Tài liệu Using the role plays in teaching speaking english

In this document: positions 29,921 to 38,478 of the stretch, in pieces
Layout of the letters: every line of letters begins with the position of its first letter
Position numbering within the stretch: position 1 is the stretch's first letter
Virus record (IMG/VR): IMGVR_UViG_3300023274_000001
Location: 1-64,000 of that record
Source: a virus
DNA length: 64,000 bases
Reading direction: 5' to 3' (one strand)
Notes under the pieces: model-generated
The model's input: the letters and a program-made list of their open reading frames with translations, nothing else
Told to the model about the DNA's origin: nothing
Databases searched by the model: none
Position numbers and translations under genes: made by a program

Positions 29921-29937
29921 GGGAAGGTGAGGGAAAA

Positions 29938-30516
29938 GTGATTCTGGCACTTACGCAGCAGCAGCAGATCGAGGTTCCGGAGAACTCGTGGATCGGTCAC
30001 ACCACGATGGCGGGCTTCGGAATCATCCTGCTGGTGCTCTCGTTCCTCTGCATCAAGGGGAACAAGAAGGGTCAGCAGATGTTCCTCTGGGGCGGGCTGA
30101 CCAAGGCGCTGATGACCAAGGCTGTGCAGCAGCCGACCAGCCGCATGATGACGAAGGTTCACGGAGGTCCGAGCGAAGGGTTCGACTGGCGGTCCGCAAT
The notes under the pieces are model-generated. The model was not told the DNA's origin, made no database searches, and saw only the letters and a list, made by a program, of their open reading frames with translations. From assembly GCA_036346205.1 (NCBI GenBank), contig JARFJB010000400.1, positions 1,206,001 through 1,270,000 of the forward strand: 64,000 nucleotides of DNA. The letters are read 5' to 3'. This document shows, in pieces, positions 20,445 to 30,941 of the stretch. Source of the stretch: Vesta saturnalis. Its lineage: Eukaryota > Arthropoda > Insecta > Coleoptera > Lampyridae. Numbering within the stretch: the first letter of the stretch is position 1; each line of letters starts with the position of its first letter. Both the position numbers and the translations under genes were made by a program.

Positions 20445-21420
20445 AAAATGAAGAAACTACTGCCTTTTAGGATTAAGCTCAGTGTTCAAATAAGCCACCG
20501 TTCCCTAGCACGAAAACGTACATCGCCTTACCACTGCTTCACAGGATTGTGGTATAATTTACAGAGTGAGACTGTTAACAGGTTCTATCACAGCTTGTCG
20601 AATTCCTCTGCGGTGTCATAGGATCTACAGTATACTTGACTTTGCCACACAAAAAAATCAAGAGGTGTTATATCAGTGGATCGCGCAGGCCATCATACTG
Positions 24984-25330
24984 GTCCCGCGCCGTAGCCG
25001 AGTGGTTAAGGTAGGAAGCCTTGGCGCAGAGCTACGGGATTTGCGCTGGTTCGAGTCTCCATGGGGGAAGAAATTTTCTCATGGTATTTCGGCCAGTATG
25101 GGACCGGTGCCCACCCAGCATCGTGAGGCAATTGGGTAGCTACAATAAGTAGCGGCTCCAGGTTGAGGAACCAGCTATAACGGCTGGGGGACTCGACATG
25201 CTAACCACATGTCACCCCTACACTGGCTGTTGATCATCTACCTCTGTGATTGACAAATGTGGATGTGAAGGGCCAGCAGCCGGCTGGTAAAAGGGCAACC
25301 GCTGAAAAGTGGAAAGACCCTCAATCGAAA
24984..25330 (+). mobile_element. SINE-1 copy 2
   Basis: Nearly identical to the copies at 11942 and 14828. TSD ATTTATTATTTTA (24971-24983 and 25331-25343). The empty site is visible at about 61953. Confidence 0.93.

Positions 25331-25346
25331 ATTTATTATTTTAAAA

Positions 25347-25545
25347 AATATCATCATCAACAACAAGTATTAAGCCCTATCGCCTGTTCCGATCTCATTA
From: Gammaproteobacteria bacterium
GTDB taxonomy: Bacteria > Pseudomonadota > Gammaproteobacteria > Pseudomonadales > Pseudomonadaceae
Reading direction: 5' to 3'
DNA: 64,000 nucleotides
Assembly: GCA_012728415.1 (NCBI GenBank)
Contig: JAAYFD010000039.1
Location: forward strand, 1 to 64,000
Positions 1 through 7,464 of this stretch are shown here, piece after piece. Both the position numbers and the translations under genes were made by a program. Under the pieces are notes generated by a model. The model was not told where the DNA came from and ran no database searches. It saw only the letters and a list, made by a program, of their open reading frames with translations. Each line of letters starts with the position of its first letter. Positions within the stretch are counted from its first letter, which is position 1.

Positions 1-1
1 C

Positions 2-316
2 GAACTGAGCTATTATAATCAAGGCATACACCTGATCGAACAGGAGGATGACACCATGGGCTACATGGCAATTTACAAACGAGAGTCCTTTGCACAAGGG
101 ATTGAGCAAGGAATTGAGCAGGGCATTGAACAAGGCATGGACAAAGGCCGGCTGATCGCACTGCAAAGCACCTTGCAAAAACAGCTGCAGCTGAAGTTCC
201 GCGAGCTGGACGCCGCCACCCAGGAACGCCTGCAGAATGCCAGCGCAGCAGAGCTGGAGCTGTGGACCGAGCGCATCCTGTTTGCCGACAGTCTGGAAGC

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Using the Role-plays in teaching Speaking English I. REASON FOR CHOOSING THE TOPIC. Learning a language is a complex and long process as anyone who has tried will agree. One of the most difficult and frustrating things is making the transition from the classroom to the 'real' world. In the classroom, everyone knows you are a student and mistakes are allowed, and the environment is contained and safe. Speaking another language outside the classroom is completely different and often students are lost at sea as soon as they step outside the door. Lists of memorized vocabulary are suddenly useless when ordering in a restaurant. The problem becomes more complicated when it comes to Vietnam setting. English teachers in Vietnam have just adopted communicative approach for just a few years since the using of the new textbooks. However, they have not paid enough attention to speaking skill. The speaking tasks are simple, and more importantly, impractical. In this writing, I would like to recommend a more practical way of teaching speaking in high school classrooms; that is using role-plays and simulations. Role-plays, or simulations are one of the ways ESL instructors can ease students' transition into using English in real world situations. A simulation is where students act out a real-life situation, for example checking into at a hotel, but do not act out a different personality. Role-plays are where students take on different personalities. In a role-play, for example, one student may be asked to take on the role of "an angry neighbor" which is out of character for the student. The purpose of role playing is to give the students an opportunity to work with others in determining how an individual or group might behave in response to a particular situation. Role playing is often used primarily to promote classroom discussion. The use of role playing as a cooperative learning model also includes class discussion as a vital step, but in this approach the entire class is involved in preparing and presenting role plays through group activity. 1/35 Using the Role-plays in teaching Speaking English II. SOME PRINCIPLES OF USING ANF MANAGING ROLE-PLAYS. - The more engaging the better. The value of role-plays come from students immersing themselves in the material. - Choose a 'hot' topic and stage a debate. Assign students positions on the topic (for/against). This will get students out of their personality and into the role where they do not have the same inhibitions. - Preparation is very important to success. Give students 'personality cards' which sketch out their personal characteristics or scenario. Divide students into groups and give them time to sketch out various scenarios, and go over extra or special vocabulary, ask them to discuss how they will act, think about the character and plan what they will say. For example, what are possible responses/replies for the angry neighbor? - The teacher, as facilitator of the role-play must support students in their role, i.e. they 'are' in the backyard arguing over the fence. Don't do anything to interrupt the pretend environment. Leave grammar correction to the end. Correcting students in the middle of an argument interrupts the pretend environment. Make notes and do a debriefing after. - Exaggeration is good! Encourage students to exaggerate their actions, opinions and movements. Exaggeration helps students immerse themselves in the role. - Stage a rehearsal first. Have students practice their role in small groups with coaching from the other students. - While the role-play or debate is in progress, have other students suggest vocabulary first, and act as backup if they do not know. Role-plays are unpredictable which makes them both a valuable learning tool and at the same time difficult to manage. Sketch out the various routes the role-play can take from the initial scenario. This will give you some idea what to expect and avoid any surprises. Role-plays can range from 30 minutes to one hour. III. STEPS IN CARRYING OUT ROLE-PLAYS. 1. Outside the classroom: 2/35 Using the Role-plays in teaching Speaking English - Choosing the topic, based on the topic of the lesson or the main grammar point of that lesson. - Preparing materials, especially role-play cards (Teachers can make up the cards themselves, or search for them on the Internet) 2. Inside the classroom: - Providing students with enough language to be used in their role-plays. - Setting up the scene for role-plays. IV. SAMPLE LESSON PLANS. Unit 1: Friendship (English 11) Version 1 Finding a Perfect Roommate/Flatmate Role-play 1. Materials:  Ranking Roommates: Vocabulary Warm-up  Room Ads: Listening Reading Comprehension Warm-up  Rooms for Rent Role Cards  Friends Looking for Rooms Role Cards  Students with Rooms for Rent Activity Sheet  Students with Friends Needing Rooms Activity Sheet 2. Purpose and Audience: The purpose of these materials is to get the students to practice talking about the qualities of good and bad roommates. 3. Target Language: Describing people and their habits. 4. Warm up: a) Group Discussion  Where do you live?  Do you live in a dormitory or with your family?  Who do you live with?  Are you happy where you live? Why or why not? 3/35 Using the Role-plays in teaching Speaking English b) Pros and Cons Brainstorm  What do you think about shared accommodation?  What are the pros and cons of shared accommodation? · 2 groups divided into Pros and Cons · then pair up Pro and Con to discuss c) Which would you choose? In groups of 3, put Shared Accommodation Ads in pile face down. Students turn 1 up and explain to the group. This accommodation is in (area). It‟s a (flat/house/townhouse) There are (number) people living there. It costs $____ a week. (other information) Would you like to live there? Why or why not? – Discuss After going through all six ads, choose the best one for you and explain why. The Perfect Flatmate What kind of person is good to live with? Why? Ranking Exercise: In groups, students circle the ideal qualities of roommates using the Ranking Exercise Vocabulary Sheet and then rank them in order of importance. 5. Role-play Set-up: The class is divided into two groups: Group 1: These students have a room for rent at their house because a roommate has just moved out. They will need a Room for Rent Role Card and a Room for Rent Activity Sheet. Group 2: These students have a friend who is looking for a place to live. They will need a Friends Looking for a Place to Live Role Card and a Students with Friends Needing a Room Activity Sheet. 4/35 Using the Role-plays in teaching Speaking English The students should be given some time to read their role cards, ask questions about vocabulary and then write down the concerns (from the role cards) into the table headings (on the activity sheets). Divide the class chairs into two lines facing each other (or if you like, have an inner circle and outer circle). One line is for students with rooms to rent (Group 1) and the other line is for students who have friends who need a place to live (Group 2). Group 1 students approach group 2 students and ask them if the group 2 students know anybody who needs a place to live. Group 2 students tell them they have a friend who is looking for a place. Group 2 will then ask questions to make sure that their friend will be happy in the shared accommodation. Group 1 students then ask questions about the friend to make sure that the friend is compatible. Wrap up Students discuss which friends were compatible with which houses. Shared Accommodation Ads Room to rent in a townhouse complex. Flat to Share! $110 - Room with built Neat, tidy and very relaxed. Complex in wardrobes in a spacious chic has pool, spa and tennis court. Nice apartment! We are two fab chicks area, central to everything. 2 guys looking for a third chic in her early living there already, seeking a relaxed, twenties to share our 3 bedroom easy going, reliable guy or girl. Rent is apartment. We'd like someone who is $100 a week plus $200 bond + chilled, laidback, up for a laugh, tidy, electricity. For any questions or an clean and loves to party.... If your inspection contact Ryan on 0413 418 interested 290 give me 0424426577 Xx Nix 5/35 a call on Using the Role-plays in teaching Speaking English Room For Rent, Student Shared Accommodation in 2 bedroom fully furnished /1 bathroom unit to share unit with one Accommodation, room, swimming pool, gym, close to other. Centrally located 5 minutes Griffith University Campus, bus walk to the town centre and public transport available This would suit transport. 25years+ Female- Asian mature male International student Student, Non-smoker, quiet, clean, (Asian welcome) or working person neat and tidy to share with friendly 130.00 AUD per week, non smoker. working Australian professional. Rent Close to university area, available $130 per week (incl bills)-4weeks now, Ph 55-7447700 or text 0402-90- bond. Enquiries to Virginia. 5215 Unfurnished Bdrm with own bthrm Looking to share luxury large unit 5 avail. in 3brm furnished townhouse to mins to University. Will have own share with working female. Looking bathroom, security parking and pool. I for someone to take over lease in late am a 21 student and would like to April. Townhouse has converted share with female around my own age. garage, which could be used as Must be clean and reliable. Rent $160 storage. Pool and BBQ area in p.w. $480 Bond. Please give me a call complex. $140/week Vanessa 0416678485 When trying to find a compatible roommate, what qualities are the most important for you? Circle the qualities of your ideal roommate. Finally, in groups, rank them below. (1 being the most important and 12 being least important). messy (is a slob) 6/35 Using the Role-plays in teaching Speaking English good cook can’t cook outgoing shy easygoing argumentative/high strung boring humorous, interesting smoker non-smoker heavy drinker social drinker non-drinker friendly grumpy/mean quiet noisy considerate selfish has a car doesn’t have a car broke has enough money How are you as a roommate? How many of the above ideal qualities do you have? In your group, find out who is the most compatible roommate for you: Students With Friends Who Need Housing Your friend Susan is looking for a place to live. Facts about Susan She is an outgoing person who likes to party. And so she can be quite noisy, especially on the weekends. She is a heavy drinker but she doesn‟t Your friend Bill is looking for a place to live. Facts about Bill He is easygoing and gets along well with other people. He is a bit lazy and somewhat messy. He plays in a band so he often 7/35 Using the Role-plays in teaching Speaking English smoke. She has a dog. She has a job so she has lots of money. Concerns (Questions to Ask) (1) Are pets ok? (She has a dog) (2) Are the other roommates friendly outgoing people? (Her last roommate was a bore so she moved out). (3) Does anybody smoke? (She‟s allergic to cigarette smoke). (4) How much is the rent? (5) How far is the apartment from the school? Your friend Brenda is looking for a place to live. Facts about Brenda She is a med student so she studies very hard. She has a scholarship so she has no problems with money. She doesn‟t drink. She doesn‟t smoke. She has a cat. She is very tidy. Concerns (Questions to Ask) (1) Is it a quiet house? She‟s a med student so she needs to study hard. (2) How much is the rent? (3) Does anybody smoke? (She‟s allergic to cigarette smoke). (4) How far is the apartment from the school? (5) Are pets ok? (She has a cat) practices the drums at home. He doesn‟t smoke. He is a social drinker. He‟s a little broke so he wants to find a place with cheap rent. Concerns (Questions to Ask) (1) Will it be Ok if he practices the drums from time to time? (He plays in a band). (2) Are there any cats or dogs at the apartment? (He‟s allergic to animal hair) (3) How much is the rent? (4) How far is the apartment from the school? (5) Are the other roommates easy to get along with? Your friend John is looking for a place to live. Facts about John He is very shy, so he doesn‟t have many friends or go out a lot. He is clean. He is quiet. He smokes, but he rarely drinks. He has a job so he has lots of money. Concerns (Questions to Ask) (1) Is smoking allowed in the house? (2) How much is the rent? (3) Are there any cats or dogs at the apartment? (He‟s allergic to animal hair) (4) Is the apartment clean? (He is a bit of a neat freak). (5) How far is the apartment from the school? 8/35 Using the Role-plays in teaching Speaking English Students With Friends Who Need Housing Your friend Jane is looking for a place to live. Facts about Jane Jane is hardworking student who likes to „let loose‟ on the weekends. She‟s very clean. She doesn‟t smoke and only drinks a little on weekends. Her parents are rich so she has no money problems. Concerns (Questions to Ask) (1) How much is the rent? (2) How far is the apartment from the school? (3) Are there any cats or dogs at the apartment? (She‟s allergic to animal hair) (4) Is the apartment clean? (She‟s a bit Your friend Mike is looking for a place to live. Facts about Mike Mike is a very shy guy working on his doctorate. His family is very wealthy. He is quiet and doesn‟t smoke or drink. He‟s a bit of a slob though. Concerns (Questions to Ask) (1) How much is the rent? (2) How far is the apartment from the school? (3) Does anybody smoke? (He‟s allergic to cigarette smoke). (4) Are there any cats or dogs at the apartment? (He‟s allergic to animal hair) (5) Is the place quiet? (He is working on his PhD so he needs a quiet place to live an study) of a neat freak). (5) Is the place quiet during the week? Your friend Christy is looking for a place to live. Facts about Christy Christy is an outgoing person who smokes a lot and is a heavy drinker, but she is very tidy. She is a little broke since she just got fired from her job. Concerns (Questions to Ask) (1) How much is the rent? (2) How far is the apartment from the school? (3) Are there any cats or dogs at the apartment? (She‟s allergic to 9/35 Your friend Jeremy is looking for a place to live. Facts about Jeremy Jeremy is a professional musician who is doing his masters degree at the university. He is easygoing but a little messy. He has a scholarship so money is not a problem for him. Concerns (Questions to Ask) (1) How much is the rent? (2) How far is the apartment from the school? (3) Does anybody smoke? (He‟s Using the Role-plays in teaching Speaking English animal hair) (4) Is smoking OK? (She is a smoker). (5) Are the other roommates friendly outgoing people? (Her last roommate was so boring she couldn‟t stand it). allergic to cigarette smoke). (4) Is it OK if he practices his trumpet? (He‟s a musician). (5) Are the other roommates easygoing? (He would prefer to live with some sociable, easygoing people) Students Looking for Someone to Share Housing One of your roommates has recently moved out so you need to find a new roommate. Facts about the current roommates: The people living at the house now are sociable, outgoing students at the university. They have parties or go out on the town at least once a week. There are no smokers at the house and no pets. The rent is $300 per month. The house is about 10 minutes from the university by foot. Concerns about potential roommate: (1) Is _________ sociable? (They like to have fun now and then). (2) Does _________ smoke? (One of the current roommates is allergic to smoke). (3) Is _________ clean? (The last roommate was a slob). (4) Can _________ afford to pay rent? (The last roommate still owes them about 2 months rent). One of your roommates has recently moved out so you need to find a new roommate. Facts about the current roommates: The people living in the house are easygoing. They like to make a lot of noise in the evening either playing guitars or listening to music. There are no pets in the house. Everybody in the house smokes. They rarely drink. The rent is about $200.00 and the house is about 20 minutes from the university by subway. Concerns about potential roommate: (1) Does _____ have a pet? (The landlord doesn‟t allow cats or dogs at the apartment). (2) Is _____ easy to get along with? (The last roommate caused many fights). (3) Is _________ a heavy drinker? (The last roommate drank a lot and caused problems). (4) Does _________ mind noise? (The other roommates tend to make a lot of noise in the evenings) 10/35 Using the Role-plays in teaching Speaking English One of your roommates has recently moved out so you need to find a new roommate. Facts about the current roommates: They are quiet, clean hardworking students. Most of them are on scholarship so they don‟t like to party much. The rent is about $450. The apartment is about 15 minutes from the university by bus. Concerns about potential roommate: (1) Is _________ quiet? (The last roommate was way to noisy so it was hard to study). (2) Does _________ smoke? (One of the current roommates is allergic to smoke). (3) Is _________clean? (The last roommate was a slob). (4) Does _________ have money problems? (The rent is quite expensive). One of your roommates has recently moved out so you need to find a new roommate. Facts about the current roommates: They are mostly studious, but like to have fun from time to time. There are no pets in the house, but several roommates smoke. The place is clean. The rent is $300 per month. The house is about 10 minutes from the university by bus. Concerns about potential roommate: (1) Does _________ have a pet? (One of the current roommates is allergic to cat hair). (2) Is _________ quiet? (The other roommates are serious students). (3) Is _________ clean? (The last roommate was a slob). (4) Does _________ mind smoking? (Several of the roommates smoke). Students Looking for Someone to Share Housing One of your roommates has recently moved out so you need to find a new roommate. Facts about the current roommates: The people living at the house now are sociable, outgoing students at the university. They like to do a lot things together such as go to the movies or cafes together. There are no smokers at the house and no pets. The rent is about $400.00. The house is about 5 minutes from the university on foot. Concerns about potential roommate: 11/35 One of your roommates has recently moved out so you need to find a new roommate. Facts about the current roommates: This is a quiet house of mostly law and engineering students. There are no pets and no smokers. The roommates are mostly shy, quiet guys without much of a social life. The rent is $300.00 per month and the house is about 15 minutes from the university on foot. Using the Role-plays in teaching Speaking English (1) Does _________ drink a lot? (The last roommate was a drunk and caused a lot of problems). (2) Does _________ have a pet? (The landlord doesn‟t allow cats or dogs at the apartment). (3) Is _________ clean? (The last roommate was a slob). (4) Does _________have enough money to pay rent? (The rent is quite expensive). Concerns about potential roommate: (1) Does _________ have a pet? (The landlord doesn‟t allow cats or dogs at the apartment). (2) Is _________ quiet? (The other roommates are serious students). (3) Does _________ smoke? (One of the current roommates is allergic to smoke). (4) Does _________ have enough money to pay rent? (The last roommate left without paying the rent). One of your roommates has recently moved out so you need to find a new roommate. Facts about the current roommates: The people living at the house now are sociable, outgoing students at the university. They like to do a lot of things together such as going dancing or going to the movies. Everybody in the house smokes. There are no pets. The rent is about $390. The apartment is about 20 minutes from the school by subway. Concerns about potential roommate: (1) Does _________ have a pet? (The landlord doesn‟t allow cats or dogs at the apartment). (2) Is _________ sociable? (They like to have fun now and then). (3) Does _________have enough money to pay rent? (The rent is quite expensive). (4) Is _________ tidy? (The last One of your roommates has recently moved out so you need to find a new roommate. Facts about the current roommates: The people living in the house are easygoing. They like to sit around and play guitars and chat in the evening. They have two cats. Nobody in the house smokes. They drink occasionally. The rent is about $200.00 and the house is about 20 minutes from the university by subway. Concerns about potential roommate: (1) Does _________ like animals? (Two of the roommates have cats). (2) Does _________ smoke? (One of the current roommates is allergic to smoke). (3) Is _________ easy to get 12/35 Using the Role-plays in teaching Speaking English roommate was a slob). along with? (The last roommate kept arguing with the other roommates). (4) Is _________ a heavy drinker? (The last roommate got drunk every week and started fights). 13/35 Using the Role-plays in teaching Speaking English Unit 1: Friendship (English 11) Version 2 Matchmaking Roleplay Duration: 15–20 min Aim: Oral fluency practice Requirements: Lots of space Summary: Each student is given a "child", and tries to pair him/her up with a suitable partner. Introduction The students are initially organised into groups, with each group member receiving a different information card describing their son or daughter. But the actual speaking is done on a one-to-one basis, with the students mingling in their group and talking to the other "parents". Groups contain 8 to 10 students, so this mingling requires a classroom with lots of space, and preferably no desks to obstruct movement. Preparation Print enough copies of ten_singles.doc so that each student can receive one information card. Optionally, use a different colour of paper for each set of information cards. Procedure If the information cards are all white, then the teachers need to organise the students into groups of 8 or 10 first (ideally an even number, otherwise one poor child will miss out on a husband or wife). If we have a different colour for each set of information cards, then we can simply hand out the cards as you wish, and get the students to form groups according to the colours after they have read the card. Explain that we are going to give each student a son or daughter! Tell them to read the card and imagine what the person is like: do you think they are romantic? Friendly? Humourous? Hard-working? 14/35 Using the Role-plays in teaching Speaking English Give out the cards and allow some time for reading. (If there are some groups of eight, simply give them four male and four female information cards). Explain that the students can add extra details that aren't on the card. For example, does your child have a car or a motorbike? Is he/she clever? To encourage this, give the students an extra minute to think of one detail to add. Now explain that each person should talk to the "parents" of potential husbands/wives. They should only speak to one person at a time. Once they have heard about all the potential partners, students should agree on how to match them up. Check:  If you have a daughter, who do you talk to? (parents of sons)  Do you talk in a group, or in pairs? (pairs)  If you have a daughter, then do you have to speak with everyone in your group who has a son? (yes)  When you have spoken to everyone, what do you do? (agree on the couples) If some groups finish early, you can tell them to think of reasons why the couples they have matched up are suitable. Have a feedback session at the end, perhaps writing the results on the board. Your son, Tony, is a young doctor Your daughter, Sue, works at a who often works long hours at the restaurant. hospital. He is a quiet, thoughtful because she likes talking to people. person. But she also wants to get married She enjoys her job and have a child. Your son, Paul, enjoys many sports Your such as football, basketball, and bookshop and is often very busy. mountain climbing. He works for a Although she is young, the workers small company. respect her, and she is very generous He would like a daughter, Julie, owns a wife, but not children. to them. Your son, David, has an important Your daughter, Jenny, is studying job at the bank. Your family is quite chemical 15/35 engineering at a top Using the Role-plays in teaching Speaking English rich, so David is used to good university. She loves going to clothes and expensive holidays. restaurants, watching movies, and travelling. Your son, Martin, has a job as a Your daughter, Ingrid, is a shy girl gardener but he thinks his work is who works at a nearby factory. boring. In his spare time he paints, She‟s an excellent piano player, and and enjoys reading poetry. usually plays for at least an hour every day. Your son, Edward, is studying Your daughter, Emma, is a pretty business at college. He talks a lot, girl who dreams of becoming a and is very confident (in fact some movie actress. She enjoys shopping, people think he is a bit bossy). especially with her friends. Unit 9: The Post Office (English 11) Role-play: I Need to Mail This Letter to Mexico 1. Materials:  Post Office Customer Activity Sheet  Post Office Clerk Activity Sheet  Post Office Rate Sheet  Customer Errands Sheets 2. Purpose and Audience: This role-play is intended for false beginners who are working in the postal industry or need some survival travel English skills. The role-play includes the language for talking about delivering letters, parcels, packages, and postcards. The role-play also presents an opportunity to go over numbers used for dollar amounts such as $12.95 or $42.00. As well teachers can go over talking about the time something takes such as 2-3 days (read two to three days or between two and three days). 16/35 Using the Role-plays in teaching Speaking English 3. Warm-up: As one possible warm-up, I bring a letter and a parcel into class and tell the class that I have to deliver these. I ask where the post office is. After I get directions, I tell them I'm worried because the letter is a very important letter and I don't want it get lost in the mail or I tell them it's my friend's birthday next week and I want the parcel to get there on time. I see what responses this elicits. Hopefully, somebody will suggest I use a courier or special delivery. Then we talk about rates and schedules writing down expressions on the board as needed. Another possible warm-up is to give the parcel and letters to the students and then start the class with: Welcome to Chris's Post Office. How can I help you? If the students simply say that they want to mail the parcel, I counter with: That'll be $1000 dollars please (or you could use an outrageous amount in the local currency). Hopefully, this will draw a shocked response and they should start inquiring as to why it's so expensive. I tell them it's because it‟s super speedy delivery. This should get them to inquire about other more reasonable options, which is a big part of the role-play. 4. Class Set-up for Role-play: The students are divided into customers doing errands at the post office and post office clerks. The customers need a customer activity sheet and errand list. Post office clerks need a post office clerk activity sheet and a complete schedule of postal rates. I usually have a row of desks with all of the post office clerks on one side and all of the customers sitting on the other. 5. Class Activity: Customers go from post office to post office mailing one item on their errand list at a time. While doing this, they should record the prices and delivery times on the customer activity sheet. Post office clerks wait for customers to come into their post offices. The clerks then give the customers the required information and fill out their postal clerk activity sheets. 17/35 Using the Role-plays in teaching Speaking English A: You have to go to the post office to mail some letters, parcels and postcards. Here is a list of errands you have to run: (1) A business letter: You need it delivered to Argentina ASAP. (2) Your friend‟s birthday presents (parcel) which is in 6 days. She lives in Chile. (3) A letter to your Aunt. She lives in China. (4) A postcard to your friends who are in Costa Rica. (5) Your cousin‟s graduation present (parcel), which is in two months He is studying in Indonesia. (6) A postcard to your old teacher who moved to Poland. (7) A letter to your friend who is going on a very long trip around the world. He leaves in two weeks. He lives in Portugal. (8) A gift (parcel) for your friend who is in the hospital and is very sick. She is in South Africa. B: You have to go to the post office to mail some letters, parcels and postcards. Here is a list of errands you have to run: (1) A business letter: You need it delivered to Chile ASAP. (2) Your friend‟s birthday presents (parcel) which is in 6 days. She lives in China. (3) A letter to your Aunt. She lives in Costa Rica. (4) A postcard to your friends who are in Indonesia. (5) Your cousin‟s graduation present (parcel), which is in two months He is studying in Poland. (6) A postcard to your old teacher who moved to Portugal. (7) A letter to your friend who is going on a very long trip around the world. He leaves in two weeks. He lives in South Africa. (8) A gift (parcel) for your friend who is in the hospital and is very sick. She is in Argentina. C: You have to go to the post office to mail some letters, parcels and postcards. Here is a list of errands you have to run: (1) A business letter: You need it delivered to China ASAP. (2) Your friend‟s birthday presents (parcel) which is in 6 days. She lives in Costa Rica. (3) A letter to your Aunt. She lives D: You have to go to the post office to mail some letters, parcels and postcards. Here is a list of errands you have to run: (1) A business letter: You need it delivered to Costa Rica ASAP. (2) Your friend‟s birthday presents (parcel) which is in 6 days. She lives in Indonesia. (3) A letter to your Aunt. She lives 18/35 Using the Role-plays in teaching Speaking English in Indonesia. (4) A postcard to your friends who are in Poland. (5) Your cousin‟s graduation present (parcel), which is in two months He is studying in Portugal. (6) A postcard to your old teacher who moved to South Africa. (7) A letter to your friend who is going on a very long trip around the world. He leaves in two weeks. He lives in Argentina. (8) A gift (parcel) for your friend who is in the hospital and is very sick. She is in Chile. in Poland. (4) A postcard to your friends who are in Portugal. (5) Your cousin‟s graduation present (parcel), which is in two months He is studying in South Africa. (6) A postcard to your old teacher who moved to Argentina. (7) A letter to your friend who is going on a very long trip around the world. He leaves in two weeks. He lives in Chile. (8) A gift (parcel) for your friend who is in the hospital and is very sick. She is in China. E: You have to go to the post office to mail some letters, parcels and postcards. Here is a list of errands you have to run: (1) A business letter: You need it delivered to Costa Rica ASAP. (2) Your friend‟s birthday presents (parcel) which is in 6 days. She lives in Poland. (3) A letter to your Aunt. She lives in Portugal. (4) A postcard to your friends who are in South Africa. (5) Your cousin‟s graduation present (parcel), which is in two months He is studying in Argentina. (6) A postcard to your old teacher who moved to Chile. (7) A letter to your friend who is going on a very long trip around the world. He leaves in two weeks. He lives in China. F: You have to go to the post office to mail some letters, parcels and postcards. Here is a list of errands you have to run: (1) A business letter: You need it delivered to Poland ASAP. (2) Your friend‟s birthday presents (parcel) which is in 6 days. She lives in Portugal. (3) A letter to your Aunt. She lives in South Africa. (4) A postcard to your friends who are in Argentina. (5) Your cousin‟s graduation present (parcel), which is in two months He is studying in Chile. (6) A postcard to your old teacher who moved to China. (7) A letter to your friend who is going on a very long trip around the world. He leaves in two weeks. He lives in Indonesia. 19/35 Using the Role-plays in teaching Speaking English (8) A gift (parcel) for your friend who is in the hospital and is very sick. She is in Indonesia. (8) A gift (parcel) for your friend who is in the hospital and is very sick. She is in Costa Rica. G: You have to go to the post office to H: You have to go to the post office to mail mail some letters, parcels and some letters, parcels and postcards. Here is a list of errands you postcards. Here is a list of errands you have to run: have to run: (1) A business letter: You need it delivered to Portugal ASAP. (1) A business letter: You need it delivered to South Africa ASAP. (2) Your friend‟s birthday presents (2) Your friend‟s birthday presents (parcel) which is in 6 days. She (parcel) which is in 6 days. She lives in South Africa. lives in Argentina. (3) A letter to your Aunt. She lives in Argentina. (3) A letter to your Aunt. She lives in Chile. (4) A postcard to your friends who are in Chile. (4) A postcard to your friends who are in China. (5) Your cousin‟s graduation present (5) Your cousin‟s graduation present (parcel), which is in two months (parcel), which is in two months He is studying in China. He is studying in Costa Rica. (6) A postcard to your old teacher who moved to Costa Rica. (6) A postcard to your old teacher who moved to Indonesia. (7) A letter to your friend who is (7) A letter to your friend who is going on a very long trip around going on a very long trip around the world. He leaves in two the world. He leaves in two weeks. He lives in Indonesia. weeks. He lives in Poland. (8) A gift (parcel) for your friend (8) A gift (parcel) for your friend who is in the hospital and is very who is in the hospital and is very sick. She is in Poland. sick. She is in Portugal. 20/35